DOCTOR WHO – THE COMPLETE NINTH SERIES

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Opinion on the most recent seasons of Doctor Who is subjective to say the least. For every fan that thinks that the series, under showrunner Steven Moffat, has become a string of woolly, lumbering, navel-gazing, repetitive, one-note stories devoid of thrill, excitement or incident, there’s one who thinks he’s elevated it to a higher form of art. Regardless of opinion, though, what’s inarguable is that this most recent season is where the show’s casual audience finally started losing interest in the latest incarnation of TV’s most enduring Time Lord’s adventures in Space and Time.

It’s frustrating because the ingredients are all here and, as ever with Doctor Who, there’s potential for something very special if only the alchemy can be made to work. In Peter Capaldi we have an astonishingly versatile and enthusiastic actor – and long-time fan – gifted the role of his dreams but often given half-hearted material to work with and an inconsistent characterisation, thanks to whoever’s tasked with piecing together the latest underwhelming adventure. He’s not helped this season by the terrible desperation of a production team who refashioned his first year’s grumpy, snappy but generally unpopular persona into a vaguely-embarrassing Rock God, much given to brandishing an electric guitar, sporting sonic shades (a temporary replacement for the much-abused sonic screwdriver) and wearing hoodies, in the mistaken belief that kids will identify with him because he looks and behaves like them. It demeans both Capaldi and the Doctor. But the actor sometimes rises magnificently above the mediocrity of the material; he’s been rightly applauded for his bravura delivery of the ‘anti-war’ speech in The Zygon Inversion and he carries Moffat’s pompous single-hander Heaven Sent, with a zest and verve it doesn’t really deserve.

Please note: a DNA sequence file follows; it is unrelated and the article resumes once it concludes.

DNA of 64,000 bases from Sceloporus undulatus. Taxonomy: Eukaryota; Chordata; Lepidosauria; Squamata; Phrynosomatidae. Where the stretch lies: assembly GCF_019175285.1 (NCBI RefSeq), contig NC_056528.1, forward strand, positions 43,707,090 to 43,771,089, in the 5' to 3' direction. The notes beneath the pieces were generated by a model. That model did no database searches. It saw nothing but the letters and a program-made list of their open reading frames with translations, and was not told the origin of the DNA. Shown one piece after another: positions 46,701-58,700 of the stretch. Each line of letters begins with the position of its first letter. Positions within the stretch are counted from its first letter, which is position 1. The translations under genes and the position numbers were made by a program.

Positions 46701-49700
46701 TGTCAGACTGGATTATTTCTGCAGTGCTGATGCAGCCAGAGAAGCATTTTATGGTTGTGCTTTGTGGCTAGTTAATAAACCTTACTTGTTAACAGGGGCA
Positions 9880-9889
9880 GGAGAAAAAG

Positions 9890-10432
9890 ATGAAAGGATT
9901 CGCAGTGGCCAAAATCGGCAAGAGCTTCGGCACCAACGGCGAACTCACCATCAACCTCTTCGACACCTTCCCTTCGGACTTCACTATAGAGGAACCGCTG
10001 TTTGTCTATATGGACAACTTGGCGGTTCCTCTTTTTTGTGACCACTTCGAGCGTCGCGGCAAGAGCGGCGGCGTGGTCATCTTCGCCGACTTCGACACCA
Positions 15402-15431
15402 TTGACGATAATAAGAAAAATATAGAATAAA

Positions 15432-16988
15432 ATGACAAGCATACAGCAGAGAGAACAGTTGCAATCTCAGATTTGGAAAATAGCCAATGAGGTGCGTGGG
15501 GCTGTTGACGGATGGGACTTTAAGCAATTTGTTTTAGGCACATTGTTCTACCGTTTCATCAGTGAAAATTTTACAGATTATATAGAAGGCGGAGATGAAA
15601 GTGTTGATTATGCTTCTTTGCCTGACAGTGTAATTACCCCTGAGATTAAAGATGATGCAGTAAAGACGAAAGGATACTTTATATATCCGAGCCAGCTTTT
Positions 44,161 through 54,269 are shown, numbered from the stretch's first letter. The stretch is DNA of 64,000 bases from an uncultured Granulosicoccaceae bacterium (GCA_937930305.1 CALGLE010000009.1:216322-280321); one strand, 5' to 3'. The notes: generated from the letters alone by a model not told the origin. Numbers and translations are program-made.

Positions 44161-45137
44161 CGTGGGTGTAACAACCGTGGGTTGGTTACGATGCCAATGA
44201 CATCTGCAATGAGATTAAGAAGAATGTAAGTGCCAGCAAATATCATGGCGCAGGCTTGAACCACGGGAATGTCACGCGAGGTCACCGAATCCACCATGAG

Other regulars in the series make little impact. Jenna Coleman’s Clara remains a blank page (her ‘death’ in Face the Raven is uncomfortably unemotional and, when it’s reversed a couple of episodes later, utterly pointless), Michelle Gomez’s Missy returns too soon in the dreadful two-part season opener and has already worn out her welcome, now recrafted into a typical Moffat quip-machine and, despite enthusiasm from the dustier corners of fandom, it’s hard to get worked up about the reappearances of new UNIT stalwarts Kate Lethbridge-Stewart (Redgrave) and Osgood (Ingrid Oliver) – the latter killed in season eight but, predictably, resurrected here and with a twin sister to boot – because despite a number of appearances in the last few years, no attempt has been made to put flesh on their bones or make them seem like real, believable people in a real, believable world.